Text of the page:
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Ian Botham OBE
Doctor of Letters

Ian Botham OBE was born in 1955 in Heswall, Cheshire, and went on to become one of cricket’s greatest all-rounders. He played for Somerset, Worcestershire and Durham, and represented his country over 100 times, breaking numerous records in the process.

His heroics with bat and ball during the Ashes series of 1981 formed one of the most compelling sporting dramas in the history of sport and resulted in his being awarded BBC Sports Personality of that Year.

Mr Botham’s achievements off the field, in particular since retiring as a cricketer 13 years ago, are many and various – as a broadcaster, sports commentator, and writer. Most impressive, perhaps, are the spectacular long-distance sponsored walks he undertakes to raise money for Leukaemia Research (of which he is President), for which cause he has raised more than £8.5 million. His OBE of 1992 was partly in recognition of this remarkable charity work.

 

Professor Gordon McGregor Reid
Doctor of Science

Gordon McGregor Reid, PPFLS was Director General and Chief Executive of The North of England Zoological Society, otherwise known as Chester Zoo. The Zoo is one of the leading wildlife attractions in the UK with well over one million paying guests each year providing the main source of income. Its annual turnover is nearly £30 million and it employs up to 800 staff, who look after about 6,000 animals of 600 species. Roughly half of these animals are on the World Conservation Union Red List of endangered species. The conservation outreach work of the Zoo spans nearly 50 countries in six continents.

Under Professor McGregor Reid’s leadership, the Zoo gained numerous international, national and regional awards for success in conservation, environment management education, science, and business excellence. Professor McGregor Reid has produced more than 100 scientific publications in zoology, ecology and conservation. He has been a Visiting Research Fellow at the Smithsonian Institution, and in 2005 he became President-Elect of the World Association of Zoos and Aquariums.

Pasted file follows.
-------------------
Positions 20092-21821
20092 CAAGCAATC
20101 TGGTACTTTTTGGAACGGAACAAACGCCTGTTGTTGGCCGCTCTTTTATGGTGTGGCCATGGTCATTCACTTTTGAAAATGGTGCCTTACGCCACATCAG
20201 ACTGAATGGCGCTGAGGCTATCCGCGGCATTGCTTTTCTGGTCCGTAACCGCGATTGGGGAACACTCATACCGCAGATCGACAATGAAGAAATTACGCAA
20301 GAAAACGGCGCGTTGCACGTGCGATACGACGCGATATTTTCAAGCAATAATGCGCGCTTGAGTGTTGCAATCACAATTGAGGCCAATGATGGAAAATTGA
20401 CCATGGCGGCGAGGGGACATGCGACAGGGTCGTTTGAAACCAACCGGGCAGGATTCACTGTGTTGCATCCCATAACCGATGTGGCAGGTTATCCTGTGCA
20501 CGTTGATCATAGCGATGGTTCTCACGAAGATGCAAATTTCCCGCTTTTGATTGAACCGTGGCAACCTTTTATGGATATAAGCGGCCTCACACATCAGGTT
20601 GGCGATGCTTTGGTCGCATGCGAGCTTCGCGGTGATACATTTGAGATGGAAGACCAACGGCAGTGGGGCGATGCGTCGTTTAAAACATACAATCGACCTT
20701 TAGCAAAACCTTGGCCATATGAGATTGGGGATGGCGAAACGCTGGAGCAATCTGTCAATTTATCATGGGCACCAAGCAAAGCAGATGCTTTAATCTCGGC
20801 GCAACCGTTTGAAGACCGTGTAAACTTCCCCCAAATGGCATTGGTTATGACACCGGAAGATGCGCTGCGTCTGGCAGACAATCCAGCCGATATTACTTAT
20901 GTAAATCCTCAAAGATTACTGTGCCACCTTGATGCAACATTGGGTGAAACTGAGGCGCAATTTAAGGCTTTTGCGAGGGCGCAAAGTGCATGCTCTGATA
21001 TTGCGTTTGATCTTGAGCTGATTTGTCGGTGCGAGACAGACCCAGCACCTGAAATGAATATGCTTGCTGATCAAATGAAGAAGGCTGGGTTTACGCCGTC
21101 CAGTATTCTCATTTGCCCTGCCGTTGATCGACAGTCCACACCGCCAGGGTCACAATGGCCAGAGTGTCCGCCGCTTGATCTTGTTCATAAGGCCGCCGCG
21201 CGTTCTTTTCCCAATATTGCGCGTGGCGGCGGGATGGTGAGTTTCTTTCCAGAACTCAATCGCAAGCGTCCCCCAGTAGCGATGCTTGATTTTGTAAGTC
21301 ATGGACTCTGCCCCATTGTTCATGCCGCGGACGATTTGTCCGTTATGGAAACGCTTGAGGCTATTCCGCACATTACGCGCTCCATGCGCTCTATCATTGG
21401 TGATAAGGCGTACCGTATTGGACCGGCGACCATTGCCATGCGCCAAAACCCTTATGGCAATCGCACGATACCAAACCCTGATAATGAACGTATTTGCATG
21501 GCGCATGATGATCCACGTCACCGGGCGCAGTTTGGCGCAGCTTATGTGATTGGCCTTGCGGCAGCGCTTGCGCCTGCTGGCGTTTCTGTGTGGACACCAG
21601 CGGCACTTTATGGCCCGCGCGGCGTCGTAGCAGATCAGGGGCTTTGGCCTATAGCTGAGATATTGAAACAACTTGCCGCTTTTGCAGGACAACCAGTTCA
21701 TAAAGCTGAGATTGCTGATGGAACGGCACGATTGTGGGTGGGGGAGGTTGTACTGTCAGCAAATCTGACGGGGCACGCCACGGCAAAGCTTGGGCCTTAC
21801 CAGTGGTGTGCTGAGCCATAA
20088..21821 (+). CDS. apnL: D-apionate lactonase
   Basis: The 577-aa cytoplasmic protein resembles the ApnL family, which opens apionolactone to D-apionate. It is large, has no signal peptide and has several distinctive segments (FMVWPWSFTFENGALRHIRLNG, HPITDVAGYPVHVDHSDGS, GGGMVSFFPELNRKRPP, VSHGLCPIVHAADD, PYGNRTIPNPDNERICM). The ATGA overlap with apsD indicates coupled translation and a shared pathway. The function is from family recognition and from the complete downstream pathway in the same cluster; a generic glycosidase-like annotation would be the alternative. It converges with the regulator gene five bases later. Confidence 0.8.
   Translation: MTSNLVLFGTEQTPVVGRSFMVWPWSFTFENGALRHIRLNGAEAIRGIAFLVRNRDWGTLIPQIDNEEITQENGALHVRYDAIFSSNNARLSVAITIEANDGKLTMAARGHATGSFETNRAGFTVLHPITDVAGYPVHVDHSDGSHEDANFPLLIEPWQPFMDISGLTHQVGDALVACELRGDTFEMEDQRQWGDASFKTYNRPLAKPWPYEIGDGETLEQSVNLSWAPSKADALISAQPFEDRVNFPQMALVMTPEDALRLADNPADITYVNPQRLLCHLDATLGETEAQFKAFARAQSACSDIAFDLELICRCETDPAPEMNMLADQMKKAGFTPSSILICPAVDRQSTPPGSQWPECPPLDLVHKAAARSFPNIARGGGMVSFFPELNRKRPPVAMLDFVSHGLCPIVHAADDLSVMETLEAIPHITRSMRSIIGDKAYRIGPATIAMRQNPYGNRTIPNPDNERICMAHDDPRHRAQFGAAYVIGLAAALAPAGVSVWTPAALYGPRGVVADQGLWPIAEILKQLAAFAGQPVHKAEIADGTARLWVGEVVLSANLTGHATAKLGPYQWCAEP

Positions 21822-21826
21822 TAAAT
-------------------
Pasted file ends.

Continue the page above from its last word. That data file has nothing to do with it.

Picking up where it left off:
For three years he served as President of the Linnaean Society of London. His roles included: Trustee of National Museums Merseyside; Global Chair of the World Conservation Union Freshwater Fish Specialist Group; Trustee of the Frozen Ark (a cryobiological consortium dedicated to conserving the genomes of rare species); and Council Member and Chair of the Research Committee of the European Association of Zoos and Aquariums.

 

The Late Professor Malcolm Seabourne
Doctor of Letters

Malcolm Seaborne was born in Cardiff in 1927, and attended Cardiff High School, from where he won a scholarship to read history at Gonville and Caius College, Cambridge, graduating with first class honours in 1948.

After National Service in the RAF he held a number of posts in educational administration in Cheshire, Yorkshire and Nottinghamshire, before becoming Assistant Master and later Head of History at Corby Grammar School, Northamptonshire. Eight years as Senior Lecturer in Education at Leicester University followed, before Malcolm Seaborne was appointed Principal of Chester College in 1971, a position he held with great distinction until his retirement in 1987.

Professor Seaborne was not only a notable teacher, administrator and manager, but he was also a scholar whose studious investigations encompass the history of education, school and church architecture, and palaeontology, and have resulted in the publication of some sixty books, articles and reviews. He was a Fellow of both the Royal Historical Society and the Royal Society of Arts, he held a PhD from the University of Cambridge, and was the recipient of an Emeritus Fellowship from the Leverhulme Trust to write the standard scholarly study Schools in Wales 1500-1900, complementing his major work on the history of English schools published earlier in his career.

In 2005, he was granted the title Professor Emeritus of the History of Education at the University of Chester as testimony to his achievement in that sphere. Throughout his time as Principal, Malcolm Seaborne made a truly outstanding contribution to the development of what was then Chester College of Higher Education, and is now the University of Chester.

 

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